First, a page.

tated by adding sodium carbonate and the pre
zene and the reaction mixture subsequently
steam-distilled to remove unchanged p-chloro 25 cipitate is recovered and washed. The product
may be puri?ed by re?uxing with aqueous alco
nitrobenzene. The product is crystallized from
hol and the puri?ed product recovered by add
the nonvolatile portion and recrystallized from
' ing water to the solution,‘ cooling-with ice and
alcohol.
separating the solid product by ?ltration. In the
PREPARATION No. 2
30 acylation step any suitable anhydride, for exam
4-nitro-4'-aminodiphenyl suljone
ple, succinic anhydride or propionic anhydride,
or the acyl chloride derivatives of succinic or
propionic acids, may be utilized.
0=s=0
PREPARATION No.5
;NII,
Dz‘glycolic anhydride
A solution of 18.7 grams of 4-nitro-4f-amino
0
diphenyl sul?de, prepared according to the meth
od described ‘under Preparation No. 1, in 510 cc.
.
.
CHr-G
of glacial acetic acid and 161 cc. of acetic anhy-'v 40
dride was re?uxedfor two hours to effect acetyl
ation of the'aminogroup. 800 cc. of glacial acetic
acid was'then added and the temperature was
This substance may be prepared according to
adjusted to 90° C. During three hours, 317 cc.
of 30% hydrogen peroxide was added dropwise. 45 the method described in Annalen, 259, 190 (1890),
in which diglycolic acid is re?uxed with acetyl
The temperature was maintained at 90° C. for
chloride, excess acetyl chloride is distilled off and
an additional half hour and the mixture was
cooled and diluted with 2500 cc. of water.
crude
4-nitro-4’eacetylaminodiphenyl
the residue is dissolved in warm chloroform and
crystallized therefrom on cooling.
The
sulfone
was ?ltered off and washed with water. This 50
product was mixed with 360 cc. of concentrated
hydrochloric acid, 1080. cc. of water and 300 cc.
of ethyl alcohol. After re?uxing for about ten 7
hours, the mixture was cooled to 30° C., and
neutralized with 50% soda lye. The precipitated 55
material was ?ltered off, washed with water and
dried at 80° C. Upon analysis, the product was
found to be 4-nitro-4='-aminodiphenyl sulfone.
’ PREPARATION No. 6
Thriodz'rglycolric anhydride
/0 v
CH:——(]/\
s\
CHf-‘C
’
PREPARATION No. 3
60
4,4'-diaminodiphenyl sul?de
65
/
o
‘This substance may be prepared according to
the method described in Annalen 273, 68 (1893),
in which dry thiodiglycolic acid and acetyl chlo
ride are heated, excess acetyl chloride is distilled
o?‘ and the residue is dissolved in warm chloro~
form and crystallized therefrom on cooling.
PREPARATION No.7
This substance may be prepared according to
the method described in J. Am. Chem. Soc., 61,,
2763 (1939), in which a suspension of 4-nitro-4' 70
aminodiphenyl sul?de is treated simultaneously
with tin turnings and hydrochloric acid to re
duce the nitro group to amino.
After the re
duction, the product. was precipitated from-the
reaction mixture with alkali, ?ltered therefrom,
Dithiodiglycolyl dichloride
‘ i’
c1—-o-oH¢—s-—s-4om—<'i—o1
Dithiodiglycolic acid maybe prepared accord
ing to the method described in GermanPatent
No. 194,039, in which sodium chloracetate and
'stirr'e'd until the oil was solidi?ed. Theseus-gee;
sodium disul?de are reacted an‘d'the product is
recovered from the reaction mixture‘. In the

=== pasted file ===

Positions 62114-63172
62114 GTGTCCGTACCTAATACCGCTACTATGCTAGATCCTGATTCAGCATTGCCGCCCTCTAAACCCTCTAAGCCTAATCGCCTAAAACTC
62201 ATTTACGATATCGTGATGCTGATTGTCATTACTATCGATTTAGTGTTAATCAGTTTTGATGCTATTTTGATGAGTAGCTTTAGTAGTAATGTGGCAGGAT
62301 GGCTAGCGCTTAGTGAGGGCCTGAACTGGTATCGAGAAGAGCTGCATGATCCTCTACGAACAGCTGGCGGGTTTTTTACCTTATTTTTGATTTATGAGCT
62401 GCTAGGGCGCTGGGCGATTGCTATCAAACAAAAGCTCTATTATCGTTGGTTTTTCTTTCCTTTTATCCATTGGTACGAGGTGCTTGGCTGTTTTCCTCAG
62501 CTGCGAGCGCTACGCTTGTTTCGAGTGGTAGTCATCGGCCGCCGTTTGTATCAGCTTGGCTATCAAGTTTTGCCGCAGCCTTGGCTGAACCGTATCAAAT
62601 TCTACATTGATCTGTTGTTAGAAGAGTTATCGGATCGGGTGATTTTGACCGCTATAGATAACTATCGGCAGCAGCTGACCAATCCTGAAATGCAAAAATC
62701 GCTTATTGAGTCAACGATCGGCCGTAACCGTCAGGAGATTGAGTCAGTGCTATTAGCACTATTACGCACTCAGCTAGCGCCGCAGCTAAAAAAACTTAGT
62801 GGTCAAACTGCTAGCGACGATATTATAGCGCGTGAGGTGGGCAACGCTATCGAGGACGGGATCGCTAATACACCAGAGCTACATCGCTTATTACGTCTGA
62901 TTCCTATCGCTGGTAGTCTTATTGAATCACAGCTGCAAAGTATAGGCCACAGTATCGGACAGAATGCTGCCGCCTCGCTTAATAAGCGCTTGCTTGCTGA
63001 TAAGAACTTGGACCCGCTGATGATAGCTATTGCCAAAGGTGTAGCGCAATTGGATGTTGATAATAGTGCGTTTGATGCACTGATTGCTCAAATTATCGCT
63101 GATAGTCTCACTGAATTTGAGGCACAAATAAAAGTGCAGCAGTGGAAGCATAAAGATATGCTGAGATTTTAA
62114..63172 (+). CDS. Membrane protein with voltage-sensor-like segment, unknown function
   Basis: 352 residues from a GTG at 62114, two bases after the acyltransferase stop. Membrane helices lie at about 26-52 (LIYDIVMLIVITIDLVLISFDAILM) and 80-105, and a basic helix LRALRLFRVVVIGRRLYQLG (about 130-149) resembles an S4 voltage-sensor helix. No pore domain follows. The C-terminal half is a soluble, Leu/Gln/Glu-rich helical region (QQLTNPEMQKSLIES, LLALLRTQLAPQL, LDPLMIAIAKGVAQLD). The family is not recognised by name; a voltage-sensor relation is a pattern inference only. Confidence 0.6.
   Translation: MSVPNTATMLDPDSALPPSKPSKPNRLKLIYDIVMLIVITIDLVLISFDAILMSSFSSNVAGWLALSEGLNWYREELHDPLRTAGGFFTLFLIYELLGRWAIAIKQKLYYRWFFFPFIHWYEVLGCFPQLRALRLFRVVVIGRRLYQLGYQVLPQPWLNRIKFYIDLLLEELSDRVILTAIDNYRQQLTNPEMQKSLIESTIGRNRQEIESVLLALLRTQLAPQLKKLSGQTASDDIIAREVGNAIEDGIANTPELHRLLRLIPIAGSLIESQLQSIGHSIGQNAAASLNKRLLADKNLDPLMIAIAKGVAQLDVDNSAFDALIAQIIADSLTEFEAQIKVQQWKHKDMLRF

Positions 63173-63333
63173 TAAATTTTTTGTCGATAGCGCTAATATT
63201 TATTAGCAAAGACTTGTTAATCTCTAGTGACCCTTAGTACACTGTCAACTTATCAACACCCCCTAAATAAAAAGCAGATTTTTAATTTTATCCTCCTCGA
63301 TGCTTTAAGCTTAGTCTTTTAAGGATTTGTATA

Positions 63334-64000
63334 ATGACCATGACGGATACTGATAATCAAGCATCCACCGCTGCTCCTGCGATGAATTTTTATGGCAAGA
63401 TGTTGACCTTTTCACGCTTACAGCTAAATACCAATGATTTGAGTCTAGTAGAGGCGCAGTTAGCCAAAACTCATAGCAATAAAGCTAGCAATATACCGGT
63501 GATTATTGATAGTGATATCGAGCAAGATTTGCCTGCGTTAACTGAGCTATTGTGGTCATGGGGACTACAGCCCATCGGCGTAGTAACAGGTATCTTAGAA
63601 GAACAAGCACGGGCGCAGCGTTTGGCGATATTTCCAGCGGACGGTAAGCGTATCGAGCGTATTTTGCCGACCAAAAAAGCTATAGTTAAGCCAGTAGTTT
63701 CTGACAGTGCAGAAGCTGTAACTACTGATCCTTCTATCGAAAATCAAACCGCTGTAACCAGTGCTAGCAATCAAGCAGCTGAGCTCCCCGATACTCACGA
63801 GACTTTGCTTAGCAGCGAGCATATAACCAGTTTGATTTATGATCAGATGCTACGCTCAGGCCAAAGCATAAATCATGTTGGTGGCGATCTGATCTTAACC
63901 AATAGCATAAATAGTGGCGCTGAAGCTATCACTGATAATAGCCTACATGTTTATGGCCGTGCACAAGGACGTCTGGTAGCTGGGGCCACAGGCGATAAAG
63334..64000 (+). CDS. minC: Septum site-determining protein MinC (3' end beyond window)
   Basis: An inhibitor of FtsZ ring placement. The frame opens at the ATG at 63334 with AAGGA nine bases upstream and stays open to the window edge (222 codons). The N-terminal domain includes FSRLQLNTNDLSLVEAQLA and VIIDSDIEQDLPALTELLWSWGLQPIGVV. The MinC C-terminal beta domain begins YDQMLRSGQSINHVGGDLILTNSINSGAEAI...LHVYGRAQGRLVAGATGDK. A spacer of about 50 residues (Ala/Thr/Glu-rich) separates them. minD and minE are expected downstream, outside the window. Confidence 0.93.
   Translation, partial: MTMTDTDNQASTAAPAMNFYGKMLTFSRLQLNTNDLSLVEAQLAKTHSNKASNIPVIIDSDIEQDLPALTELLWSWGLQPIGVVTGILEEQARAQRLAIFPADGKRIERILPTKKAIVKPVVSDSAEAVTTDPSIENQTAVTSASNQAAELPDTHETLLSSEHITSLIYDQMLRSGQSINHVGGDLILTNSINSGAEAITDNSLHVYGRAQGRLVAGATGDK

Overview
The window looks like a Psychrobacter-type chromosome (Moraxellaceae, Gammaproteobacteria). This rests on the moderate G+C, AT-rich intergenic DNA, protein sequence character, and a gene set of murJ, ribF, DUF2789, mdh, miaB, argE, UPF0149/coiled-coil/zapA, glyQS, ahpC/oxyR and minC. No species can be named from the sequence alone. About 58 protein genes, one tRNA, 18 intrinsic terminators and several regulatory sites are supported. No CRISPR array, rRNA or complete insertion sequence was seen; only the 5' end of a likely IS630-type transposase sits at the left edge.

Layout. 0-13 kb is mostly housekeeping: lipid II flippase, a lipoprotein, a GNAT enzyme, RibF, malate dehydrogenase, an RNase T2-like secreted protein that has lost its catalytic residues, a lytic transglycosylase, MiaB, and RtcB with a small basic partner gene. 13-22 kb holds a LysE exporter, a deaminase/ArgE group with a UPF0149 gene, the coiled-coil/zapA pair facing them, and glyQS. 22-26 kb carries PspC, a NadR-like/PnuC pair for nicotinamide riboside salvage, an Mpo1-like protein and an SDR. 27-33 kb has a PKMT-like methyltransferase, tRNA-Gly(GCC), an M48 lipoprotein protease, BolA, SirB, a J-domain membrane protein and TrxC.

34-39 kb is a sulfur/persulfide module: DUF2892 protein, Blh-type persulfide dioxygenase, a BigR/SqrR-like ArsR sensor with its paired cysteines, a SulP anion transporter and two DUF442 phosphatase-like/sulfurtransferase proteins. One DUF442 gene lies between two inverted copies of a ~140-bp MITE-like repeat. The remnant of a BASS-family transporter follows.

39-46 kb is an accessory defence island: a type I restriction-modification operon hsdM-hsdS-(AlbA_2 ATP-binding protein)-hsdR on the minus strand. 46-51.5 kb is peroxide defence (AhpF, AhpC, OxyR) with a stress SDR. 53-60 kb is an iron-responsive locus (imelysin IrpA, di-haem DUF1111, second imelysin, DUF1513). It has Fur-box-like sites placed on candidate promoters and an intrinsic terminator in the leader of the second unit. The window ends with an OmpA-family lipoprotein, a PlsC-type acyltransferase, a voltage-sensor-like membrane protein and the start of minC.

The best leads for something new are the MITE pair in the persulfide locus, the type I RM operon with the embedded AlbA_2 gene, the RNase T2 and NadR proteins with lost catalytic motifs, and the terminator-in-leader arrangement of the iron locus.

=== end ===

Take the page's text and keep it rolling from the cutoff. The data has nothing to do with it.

terial was ?ltered, washed with water and: dried
preparation or the acyl dichloride, 21.1 grams of
at 80° C.
dithiodiglycolic acid and‘ 23 grams‘ of thionyl
chloride were re?uxed in 50 cc. of ben'z'enefor
threev hours. The liquid reaction mixture was
cc. of glacial acetic acid was prepared and heated
to 90° C. During three hours, 31.’? cc; of 30% hy
A solution of 27.8 grams of this material in 80
drogen‘ peroxide was added dropwise to the solu
decanted from insoluble material and_ distilled
tion. The temperature was maintained at 90°
C. for an additional half hour. Thereafter the
removed. The residue, dithiodiglycolyl dichlo=
ride, maybe puri?ed by conventional methods.’ 10 mixture was cooled and dilutedwitn100 cc. of
water. The precipitatedproduct was ?ltered off,
As an alternative to the dichloride, the mono-'
washed. with water and‘ dried at 80° C. The'prod
ester 'acyl halide, for example, monomethyl di
not of‘ this reaction was ' N-diglycolyl-44nitro‘-4'
thiodiglycolyl chloride, may be prepared and
until the solvent and excess thionyl'chlori'de were
used. The bromides and other halides of dithioe
diglycolic acid may be used. In using the-hal
ides and mono~ester halides in preparing the
compounds of the present invention, it is neces
sary, after the amide has been formed, to hy
drolyze off the remaining halide residue or mono
ester residue in order ‘to obtain the free carboxyl
aminodiphenyl suli'one.
0112-0
80° C. The total yield was 39.4’ grams ‘(100%) .
A mixture of 39.4 grams of’ N-diglycolyl-4-ni
tro-‘Y-aminodiphenyl sulfone w‘ith‘35f7 grams of
granulated tin in'{250~ccr of‘ alcohol was ‘treated
0
with 250 'cc: of '10%"hy'drochloric'acid. The mix;
ture wasstirred'forv'four hours at>40°-45° C., ?l
tered, and the tin' was removed from the ?ltrate
by treatment with hydrogen sul?de. Excess 'hy
(London), 93, 1834, in which thiodiglycolic acid
is treated with an excess of hydrogen'peroxide
drogen sul?de was dissipated by means of ‘a stream
of air or by placing the’ solution under vacuum.
and theproduct is recovered from the reaction
mixture. The anhydride may be prepared ac
cording to the methods described in Preparations
The solution was alkalinized with sodium bicar
bonate, evaporated to dryness under reduced
pressure ‘and the residue was recrystallized. The
product was N-'diglycolyl-4,4='-diaminodiphenyl
Nos. 5 and 6.
PREPARATION N0. 9
Sulfondiacetz'c anhydride
sulfone.
%
catalyst;
CH2-——C
/0
a
_
Y
The nitro compound also can~be reduced cata
lytically with’hydrogen, using a" hydrogenation
0
o=s=o
_I
treated with 100 ‘cc. of water and the mixture was
. stirred until the product solidi?ed. The crystals
were ?ltered off, washed with water-‘and dried at
Thionyldiglycolic acid may be prepared ac
cording to the method described in J. Chem. Soc.
CH2-C
‘
tone?ltraté was evaporated,v the'residual oil was
/
\
y
acetone and-dried; weight 32 grams.v _The ace
PREPARATION No. 8v
/0
CH2~—C/\
I
25° C. Upon standing, a yellow’ solid” crystallized
out. The productwas ?ltered off, washed with
compound.
Thz‘onyldiglycolic anhydride
I
As‘ an' alternative preparation of N-diglycolyl
ill-nitro’4’-aminodiphenyl" sulfone, a mixture‘of
27.8‘ grams of 4§nitro-4'-aminodiphenyl sulfone,
750g‘; of a‘cetoneiand‘ 12.0 grams of diglycolic ‘an:
hydride was‘ re?uxed for’ twohuors and cooled‘ to
45
"
,
_
>
EXAMPLE II
Nahiodigzycdzy'l-rn'ididmmodiphenyz sulfone
o
Sulfondiacetic acid may be prepared according